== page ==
Do “values” and “purpose” mean anything for my career?
Someone once stopped me in the street and asked what the “meaning” of my life was.
I didn’t have an answer. I didn’t even really understand the question. There just seemed something very pretentious about the word “meaning,” and since then I’ve discovered a whole family of such pretentious words including “vision,” “values” and “purpose.”
They all seem to aspire to something so other-worldly that they couldn’t possibly relate to me.
We could dismiss them as by-products of corporate-speak, but they COULD convey something useful if we take them off their high horses.
So let’s unpack them and see what they’re REALLY about.
Career coaching for those who don't know what they want to do
Values, for example, are simply what’s important to you. If watching TV is important to you, then that’s one of your values. And that’s fine.
How about “purpose”? This is simply what you want to do.
I met a woman at a course a couple of years ago on how to better understand the future. She seemed pretty successful and said she was on the course to help her achieve her next big goal. When I asked her what it was, I was expecting something philanthropic, but her actual purpose was “to make another million.”
If your purpose is to make a load of money, that’s fine too.
“Meaning” is the reason behind the purpose. It could quite possibly be defined by your values.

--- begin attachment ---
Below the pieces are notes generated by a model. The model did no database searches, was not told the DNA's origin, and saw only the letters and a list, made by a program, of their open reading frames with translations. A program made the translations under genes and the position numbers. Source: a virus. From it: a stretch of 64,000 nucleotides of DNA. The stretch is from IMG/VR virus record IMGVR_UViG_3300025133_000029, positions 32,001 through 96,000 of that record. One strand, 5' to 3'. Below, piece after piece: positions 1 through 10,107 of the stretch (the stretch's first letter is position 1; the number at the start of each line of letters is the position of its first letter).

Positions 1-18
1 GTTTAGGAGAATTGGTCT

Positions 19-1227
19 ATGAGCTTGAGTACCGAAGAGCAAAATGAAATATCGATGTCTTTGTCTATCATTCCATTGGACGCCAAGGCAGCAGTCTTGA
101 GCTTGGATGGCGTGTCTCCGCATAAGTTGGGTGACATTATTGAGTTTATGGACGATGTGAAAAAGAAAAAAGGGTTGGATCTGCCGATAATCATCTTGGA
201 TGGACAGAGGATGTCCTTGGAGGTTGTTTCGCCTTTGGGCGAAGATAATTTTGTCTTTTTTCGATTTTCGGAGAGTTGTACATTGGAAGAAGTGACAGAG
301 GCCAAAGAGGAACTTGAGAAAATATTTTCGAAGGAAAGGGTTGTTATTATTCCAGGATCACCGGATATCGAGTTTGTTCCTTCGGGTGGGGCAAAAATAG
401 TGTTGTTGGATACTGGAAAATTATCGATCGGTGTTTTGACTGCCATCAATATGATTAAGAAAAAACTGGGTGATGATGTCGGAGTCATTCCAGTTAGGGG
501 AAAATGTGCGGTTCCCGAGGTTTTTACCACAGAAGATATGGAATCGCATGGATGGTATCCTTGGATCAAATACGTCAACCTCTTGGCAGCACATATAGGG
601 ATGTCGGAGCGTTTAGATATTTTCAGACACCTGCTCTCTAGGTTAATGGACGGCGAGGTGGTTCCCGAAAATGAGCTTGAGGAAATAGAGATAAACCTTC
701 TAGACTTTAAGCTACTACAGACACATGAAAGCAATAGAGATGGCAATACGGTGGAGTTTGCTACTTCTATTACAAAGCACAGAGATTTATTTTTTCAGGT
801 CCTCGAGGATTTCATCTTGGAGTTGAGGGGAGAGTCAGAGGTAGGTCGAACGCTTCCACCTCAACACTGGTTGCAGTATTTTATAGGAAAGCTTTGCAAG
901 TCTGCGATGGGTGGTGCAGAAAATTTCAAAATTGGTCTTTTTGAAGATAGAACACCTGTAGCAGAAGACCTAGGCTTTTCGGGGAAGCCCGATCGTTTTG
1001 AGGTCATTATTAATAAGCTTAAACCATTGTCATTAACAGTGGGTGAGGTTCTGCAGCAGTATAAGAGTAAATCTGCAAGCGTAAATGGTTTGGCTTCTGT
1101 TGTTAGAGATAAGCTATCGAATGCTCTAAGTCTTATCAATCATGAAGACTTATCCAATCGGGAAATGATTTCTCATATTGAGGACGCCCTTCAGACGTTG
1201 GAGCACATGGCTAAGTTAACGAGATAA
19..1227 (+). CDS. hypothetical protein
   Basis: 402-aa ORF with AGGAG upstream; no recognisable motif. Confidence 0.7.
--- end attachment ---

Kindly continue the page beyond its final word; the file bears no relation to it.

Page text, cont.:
And “vision” is just an idea of where you want to be at some point in the future.
Which is why if you know what’s important to you and what you want to do, then you have direction. And direction gives you control over your future.
Values = what's important to you
Purpose = what you want to do
Meaning = why you want to do it
Vision = where you want to be
So rather than get hung up on what has now become corporate-speak, simply define what’s important to you.
This sheet gives you some ideas how. It gives you two methods:
Quick and Dirty - This will give you an idea about what your values might be.
Doing it Properly - This will reveal two sets of values, one to for the long-term goal and one for the journey in getting there.
Needless to say Option 2 takes more effort, but is well worth it. As one client told me, "It's like looking in the mirror, but I've never seen myself like this before."
If you need some help looking in the mirror, set up a call with me now. There's nothing to lose - we'll talk about your biggest challenges and start figuring out how to overcome them. If you don't like how the conversation goes, there's no obligation to continue.
Career Crafters provides coaching to help you overcome the sense that you should be getting more out of life, so you can create a more ambitious and fulfilling future for yourself.
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